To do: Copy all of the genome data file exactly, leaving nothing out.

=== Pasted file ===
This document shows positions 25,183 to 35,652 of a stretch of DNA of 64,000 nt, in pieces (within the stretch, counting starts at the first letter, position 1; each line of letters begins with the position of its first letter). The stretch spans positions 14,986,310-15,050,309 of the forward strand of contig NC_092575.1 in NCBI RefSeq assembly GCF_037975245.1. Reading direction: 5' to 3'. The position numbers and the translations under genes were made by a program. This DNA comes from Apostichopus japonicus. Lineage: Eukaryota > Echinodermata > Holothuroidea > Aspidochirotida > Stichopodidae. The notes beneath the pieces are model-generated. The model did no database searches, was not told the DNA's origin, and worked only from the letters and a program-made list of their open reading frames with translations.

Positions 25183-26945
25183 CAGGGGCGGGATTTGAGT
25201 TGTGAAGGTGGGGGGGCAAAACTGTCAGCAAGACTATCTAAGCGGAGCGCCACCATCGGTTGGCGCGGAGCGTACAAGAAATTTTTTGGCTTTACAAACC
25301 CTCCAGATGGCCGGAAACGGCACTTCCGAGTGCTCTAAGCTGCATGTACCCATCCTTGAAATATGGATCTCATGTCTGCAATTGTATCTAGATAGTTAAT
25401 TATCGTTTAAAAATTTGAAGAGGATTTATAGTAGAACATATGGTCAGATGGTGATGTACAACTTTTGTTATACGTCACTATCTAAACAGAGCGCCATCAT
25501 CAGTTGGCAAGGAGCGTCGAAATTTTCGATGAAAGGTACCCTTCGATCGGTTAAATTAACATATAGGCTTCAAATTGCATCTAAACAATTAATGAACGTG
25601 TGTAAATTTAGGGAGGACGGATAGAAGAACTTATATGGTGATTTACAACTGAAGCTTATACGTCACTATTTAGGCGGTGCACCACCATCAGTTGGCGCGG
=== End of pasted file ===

This document shows positions 25,183 to 35,652 of a stretch of DNA of 64,000 nt, in pieces (within the stretch, counting starts at the first letter, position 1; each line of letters begins with the position of its first letter). The stretch spans positions 14,986,310-15,050,309 of the forward strand of contig NC_092575.1 in NCBI RefSeq assembly GCF_037975245.1. Reading direction: 5' to 3'. The position numbers and the translations under genes were made by a program. This DNA comes from Apostichopus japonicus. Lineage: Eukaryota > Echinodermata > Holothuroidea > Aspidochirotida > Stichopodidae. The notes beneath the pieces are model-generated. The model did no database searches, was not told the DNA's origin, and worked only from the letters and a program-made list of their open reading frames with translations.

Positions 25183-26945
25183 CAGGGGCGGGATTTGAGT
25201 TGTGAAGGTGGGGGGGCAAAACTGTCAGCAAGACTATCTAAGCGGAGCGCCACCATCGGTTGGCGCGGAGCGTACAAGAAATTTTTTGGCTTTACAAACC
25301 CTCCAGATGGCCGGAAACGGCACTTCCGAGTGCTCTAAGCTGCATGTACCCATCCTTGAAATATGGATCTCATGTCTGCAATTGTATCTAGATAGTTAAT
25401 TATCGTTTAAAAATTTGAAGAGGATTTATAGTAGAACATATGGTCAGATGGTGATGTACAACTTTTGTTATACGTCACTATCTAAACAGAGCGCCATCAT
25501 CAGTTGGCAAGGAGCGTCGAAATTTTCGATGAAAGGTACCCTTCGATCGGTTAAATTAACATATAGGCTTCAAATTGCATCTAAACAATTAATGAACGTG
25601 TGTAAATTTAGGGAGGACGGATAGAAGAACTTATATGGTGATTTACAACTGAAGCTTATACGTCACTATTTAGGCGGTGCACCACCATCAGTTGGCGCGG